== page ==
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Perhaps LRT allows for potential for integration with the exist rail system in a way BRT wouldn't?
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Inkscape is good. I have access to Adobe Illustrator which I'm using right now to work on a subway map for Tokyo. It has awesome things like the ability to automatically round corners, etc. I can draw two lines and have then meet a sharp angle and it will round it for me so it looks all professional like :D Sample: http://tinyurl.com/2d574d7
Toggle Commented Nov 30, 2010 on melbourne: a frequent network map at Human Transit
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Are taxi prices by distance or time.... if there's a time element, being able to take Broadway to a popular destination could make the trip longer, translating into more revenue for taxi drivers. If the traffic flow is improved, the trip takes less time, and therefore less income for the drivers... maybe?
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Airport cul-de-sacs... Which makes high speed rail with stops at airports interesting because they will be on the way.
Toggle Commented Oct 24, 2010 on midweek quickies at Human Transit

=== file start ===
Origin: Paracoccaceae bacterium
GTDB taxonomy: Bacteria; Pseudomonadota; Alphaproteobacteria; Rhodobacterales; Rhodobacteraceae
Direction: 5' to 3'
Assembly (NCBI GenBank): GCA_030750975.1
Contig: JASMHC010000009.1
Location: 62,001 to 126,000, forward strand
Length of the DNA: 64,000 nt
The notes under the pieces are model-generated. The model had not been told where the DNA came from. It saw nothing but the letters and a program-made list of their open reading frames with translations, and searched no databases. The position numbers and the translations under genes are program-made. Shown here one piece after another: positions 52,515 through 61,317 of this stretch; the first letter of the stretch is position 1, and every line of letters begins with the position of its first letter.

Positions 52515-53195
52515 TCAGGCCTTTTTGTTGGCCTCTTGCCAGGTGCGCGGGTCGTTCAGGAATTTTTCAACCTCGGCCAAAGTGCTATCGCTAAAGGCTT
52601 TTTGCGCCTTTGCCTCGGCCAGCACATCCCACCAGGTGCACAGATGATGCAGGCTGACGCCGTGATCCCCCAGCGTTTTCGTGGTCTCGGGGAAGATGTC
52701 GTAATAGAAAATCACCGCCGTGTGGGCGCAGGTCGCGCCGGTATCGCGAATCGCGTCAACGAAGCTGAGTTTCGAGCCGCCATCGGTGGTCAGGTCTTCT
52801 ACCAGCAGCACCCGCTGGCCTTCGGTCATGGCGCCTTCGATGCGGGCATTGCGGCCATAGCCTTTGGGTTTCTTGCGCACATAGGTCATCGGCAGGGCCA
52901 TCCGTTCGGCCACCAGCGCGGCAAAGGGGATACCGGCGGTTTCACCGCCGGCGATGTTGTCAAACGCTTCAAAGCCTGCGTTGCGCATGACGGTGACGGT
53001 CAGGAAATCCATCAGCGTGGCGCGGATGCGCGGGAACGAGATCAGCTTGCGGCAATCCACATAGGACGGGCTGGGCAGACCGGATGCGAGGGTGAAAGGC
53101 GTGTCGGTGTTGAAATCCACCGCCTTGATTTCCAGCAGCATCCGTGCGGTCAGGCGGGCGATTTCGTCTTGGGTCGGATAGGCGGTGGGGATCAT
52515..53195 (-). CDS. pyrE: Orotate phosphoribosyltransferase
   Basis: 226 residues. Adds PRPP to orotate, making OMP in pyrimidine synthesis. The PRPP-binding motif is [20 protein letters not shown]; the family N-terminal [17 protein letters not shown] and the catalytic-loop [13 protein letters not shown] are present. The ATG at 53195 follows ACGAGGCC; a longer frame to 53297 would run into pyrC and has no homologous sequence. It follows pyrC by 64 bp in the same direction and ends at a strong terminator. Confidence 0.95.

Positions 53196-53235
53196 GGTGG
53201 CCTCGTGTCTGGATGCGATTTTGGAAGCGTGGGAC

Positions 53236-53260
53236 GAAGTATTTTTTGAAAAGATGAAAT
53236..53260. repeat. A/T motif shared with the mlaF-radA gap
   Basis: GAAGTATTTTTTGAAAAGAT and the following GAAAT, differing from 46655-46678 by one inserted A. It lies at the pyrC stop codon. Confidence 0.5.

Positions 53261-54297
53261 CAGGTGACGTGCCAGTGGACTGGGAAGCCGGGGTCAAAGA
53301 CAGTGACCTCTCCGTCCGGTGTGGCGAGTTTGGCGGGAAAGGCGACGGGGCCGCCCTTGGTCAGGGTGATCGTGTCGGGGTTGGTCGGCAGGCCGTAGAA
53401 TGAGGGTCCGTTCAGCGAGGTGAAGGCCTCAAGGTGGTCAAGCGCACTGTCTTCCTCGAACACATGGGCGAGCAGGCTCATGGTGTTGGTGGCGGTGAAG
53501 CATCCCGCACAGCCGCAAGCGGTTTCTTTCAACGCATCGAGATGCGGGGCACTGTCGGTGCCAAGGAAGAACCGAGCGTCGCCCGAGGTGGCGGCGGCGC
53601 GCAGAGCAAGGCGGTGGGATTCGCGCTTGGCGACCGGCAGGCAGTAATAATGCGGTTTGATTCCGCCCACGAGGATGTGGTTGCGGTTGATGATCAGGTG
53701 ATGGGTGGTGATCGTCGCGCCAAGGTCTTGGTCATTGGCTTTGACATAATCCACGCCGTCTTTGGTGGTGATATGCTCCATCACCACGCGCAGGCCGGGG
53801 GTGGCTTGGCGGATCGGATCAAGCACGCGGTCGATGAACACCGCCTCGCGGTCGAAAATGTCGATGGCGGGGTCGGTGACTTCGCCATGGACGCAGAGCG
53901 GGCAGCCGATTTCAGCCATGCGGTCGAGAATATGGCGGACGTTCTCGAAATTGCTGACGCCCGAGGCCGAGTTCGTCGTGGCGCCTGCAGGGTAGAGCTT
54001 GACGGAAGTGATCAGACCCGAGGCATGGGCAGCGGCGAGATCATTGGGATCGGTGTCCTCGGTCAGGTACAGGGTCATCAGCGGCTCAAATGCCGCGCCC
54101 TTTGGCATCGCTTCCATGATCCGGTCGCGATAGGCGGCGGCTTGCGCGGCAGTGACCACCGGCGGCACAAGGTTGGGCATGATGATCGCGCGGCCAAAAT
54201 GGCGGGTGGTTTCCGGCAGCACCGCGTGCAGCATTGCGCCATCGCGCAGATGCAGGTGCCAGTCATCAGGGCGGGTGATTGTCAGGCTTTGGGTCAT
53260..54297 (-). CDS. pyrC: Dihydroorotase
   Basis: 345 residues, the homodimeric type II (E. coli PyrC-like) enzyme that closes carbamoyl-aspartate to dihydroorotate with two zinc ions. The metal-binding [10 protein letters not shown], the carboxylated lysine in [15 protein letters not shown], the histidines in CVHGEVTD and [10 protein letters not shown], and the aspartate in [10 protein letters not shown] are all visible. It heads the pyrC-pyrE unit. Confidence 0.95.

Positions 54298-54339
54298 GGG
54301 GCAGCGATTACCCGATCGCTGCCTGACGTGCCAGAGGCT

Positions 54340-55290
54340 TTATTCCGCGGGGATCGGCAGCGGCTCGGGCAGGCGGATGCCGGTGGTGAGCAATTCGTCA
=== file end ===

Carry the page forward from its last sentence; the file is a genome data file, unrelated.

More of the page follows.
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Drawing frequent network maps for the all cities near me easy.... a blank map! ;) (greetings from Arkansas)
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@J Numbered group system like that are used in Austin, TX... and I think it's a good idea :) Here's Austin's number scheme: 1-99: Local service (frequent and non-frequent) 100-199: Flyer service (peak, limited stop) 200-299: Feeder service 300-399: Crosstown service 400-499: 'Special' service (including night buses) 900-999: Express service (non-stop suburb <> downtown)
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"No traffic signal should ever give cars a green light without simultaneously giving pedestrians going the same direction a walk signal." I agree. I have no idea where the push the button concept ever came from. The only usefulness I can see in it, is if it makes the green cycle longer for people with physical difficulties in crossing. As for the bus lanes. What happens if a bus gets stalled in the road? Physical separation scares me because of the potential of a traffic jam occurring in the bus lane itself, and no way to get around it. See linked picture below: http://www.lightrailnow.org/images02/brb-bus-busjam4-20080909_James-Saunders.jpg However, the physical separation for the bus lanes in Paris look low enough that a bus could probably cross it if it was stuck behind another bus. Good call on that one Paris! :)
Toggle Commented Jul 13, 2010 on paris: the street is ours! at Human Transit